Having once swanned around the Upper West Side with great friends who were also parishoners of St John the Divine as well as a grad students at Columbia, I am so pleased about this particular Restoration.

Harvard has not followed suit–originally “Veritas” was followed by “pro Christo et Ecclesiae”. One of our friends wryly remarked that, having got rid of Christ and His Church, when would they drop “Truth”?

Thom B
5 Aug 2009 2:44 pm

The Columbia University Marching Band [CUMB] oft noted for their sarcasm always kept the crosses on their seal. In fact, when visiting my friend (a Columbia University student,) upon pointing out the change in the campus wide symbol, they were shocked. (CUMB members may be secularized, but they love tradition.) And incidentally, after Columbia had a terrible loosing streak in the 80s, the Marching Band started beginning [American] Football games with–don’t tell the ACLU–a prayer.

Peter E. Dans
17 Aug 2009 7:54 pm

Dear Mr. Cusack:
First, I would like to congratulate you on the elegance of your writings and your breadth of subjects. I first was referred to your website because I am trying to write a book about La Salle Military Academy from which I graduated in 1953. It was unceremoniously closed and I thought it should be celebrated. You wrote an excellent piece about it in 2006 and I have a link to it on my “favorites.”
I grew up on the Lower East Side of New York in a cold water flat that was demolished by Robert Moses to build the Al Smith project. I was able to date the builldong to 1811 in a reverse directory at the new York Historical Societyin assembling a book, “Life on the Lower east Side (Princeton Arch Press 2006) co-authored with Rebecca Lepkoff, now 92, who contributed 170 vintage photographs of the neighborhood from the 1930s and 1940s. The connection here is with your delightful article on Governor’s Island which I visited many times with my Uncle Pete who worked there as a fireman during World War II. By the way, you might be interested in highlighting the plaque the DAR placed in 1889 on the Brookln Bridge stanchion commemorating the site where Washington lived after being inaugurated. It’s in disrepair and fenced off.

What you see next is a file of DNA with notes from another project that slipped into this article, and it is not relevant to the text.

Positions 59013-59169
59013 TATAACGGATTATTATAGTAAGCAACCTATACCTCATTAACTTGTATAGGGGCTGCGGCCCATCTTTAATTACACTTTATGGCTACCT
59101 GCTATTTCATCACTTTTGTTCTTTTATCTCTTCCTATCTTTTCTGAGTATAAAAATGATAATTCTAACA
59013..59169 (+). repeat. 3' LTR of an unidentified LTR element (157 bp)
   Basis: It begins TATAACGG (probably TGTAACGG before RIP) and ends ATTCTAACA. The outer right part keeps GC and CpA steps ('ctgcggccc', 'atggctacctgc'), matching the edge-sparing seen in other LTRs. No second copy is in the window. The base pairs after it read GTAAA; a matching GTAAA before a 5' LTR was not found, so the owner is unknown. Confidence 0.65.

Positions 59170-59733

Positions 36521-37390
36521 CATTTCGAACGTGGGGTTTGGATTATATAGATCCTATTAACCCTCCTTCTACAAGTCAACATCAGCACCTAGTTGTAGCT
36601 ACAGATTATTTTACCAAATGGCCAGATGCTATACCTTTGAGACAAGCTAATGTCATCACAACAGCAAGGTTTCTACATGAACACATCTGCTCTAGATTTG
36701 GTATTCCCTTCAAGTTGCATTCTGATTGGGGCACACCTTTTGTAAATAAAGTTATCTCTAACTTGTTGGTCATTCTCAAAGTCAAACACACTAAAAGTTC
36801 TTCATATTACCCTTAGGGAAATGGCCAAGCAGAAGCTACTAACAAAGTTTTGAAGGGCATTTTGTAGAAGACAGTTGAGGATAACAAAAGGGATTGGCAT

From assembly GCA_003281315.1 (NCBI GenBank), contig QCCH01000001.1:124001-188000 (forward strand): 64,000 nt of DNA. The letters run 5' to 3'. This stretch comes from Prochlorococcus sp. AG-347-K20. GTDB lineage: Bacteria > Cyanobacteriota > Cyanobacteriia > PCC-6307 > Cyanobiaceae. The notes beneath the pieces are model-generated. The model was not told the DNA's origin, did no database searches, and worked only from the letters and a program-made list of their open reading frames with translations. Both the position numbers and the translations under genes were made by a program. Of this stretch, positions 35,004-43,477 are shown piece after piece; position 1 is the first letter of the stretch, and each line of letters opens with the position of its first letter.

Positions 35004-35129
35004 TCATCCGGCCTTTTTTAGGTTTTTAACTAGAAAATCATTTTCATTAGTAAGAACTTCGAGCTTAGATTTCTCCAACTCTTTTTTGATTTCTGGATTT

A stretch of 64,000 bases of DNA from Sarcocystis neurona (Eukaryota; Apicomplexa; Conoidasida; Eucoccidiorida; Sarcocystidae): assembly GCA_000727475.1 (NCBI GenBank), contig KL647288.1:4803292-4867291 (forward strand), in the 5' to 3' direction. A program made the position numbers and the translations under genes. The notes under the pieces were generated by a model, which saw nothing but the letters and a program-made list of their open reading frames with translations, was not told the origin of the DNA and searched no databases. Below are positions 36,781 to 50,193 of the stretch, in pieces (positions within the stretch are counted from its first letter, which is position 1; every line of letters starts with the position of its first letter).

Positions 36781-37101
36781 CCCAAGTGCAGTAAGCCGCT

The third connection is with this article. Rowman and Littlefield just published my book “Christians in the Movies: A Century of Saints and Sinners which looks at the portrayal of Christians in 200 films from 1905 through 2008. In it, I lamented the removal of the crosses from Columbia’s crest (i have my M.D.from there). I was glad to learn that they are back.
Is there somewhere that I can buy a compendium of your work rather than reading it off the web.
Peter E. Dans

9 Sep 2009 3:25 am

I’m not a Columbia alumnus but have always appreciated its Anglican heritage. In the late-nineteenth century New York Episcopalians were inspired by the vision of creating a “city on the hill” in Morningside Heights, dominated by three great church-related institutions — Columbia College, St. Luke’s Hospital, and the Cathedral of St. John the Divine — and sering the spiritual, corporeal, and intellectual needs of all New Yorkers. The removal of the crosses from the Columbia crown was a denial of both history and the aspirations of the great churchmen who built the wonderful “city” we all enjoy.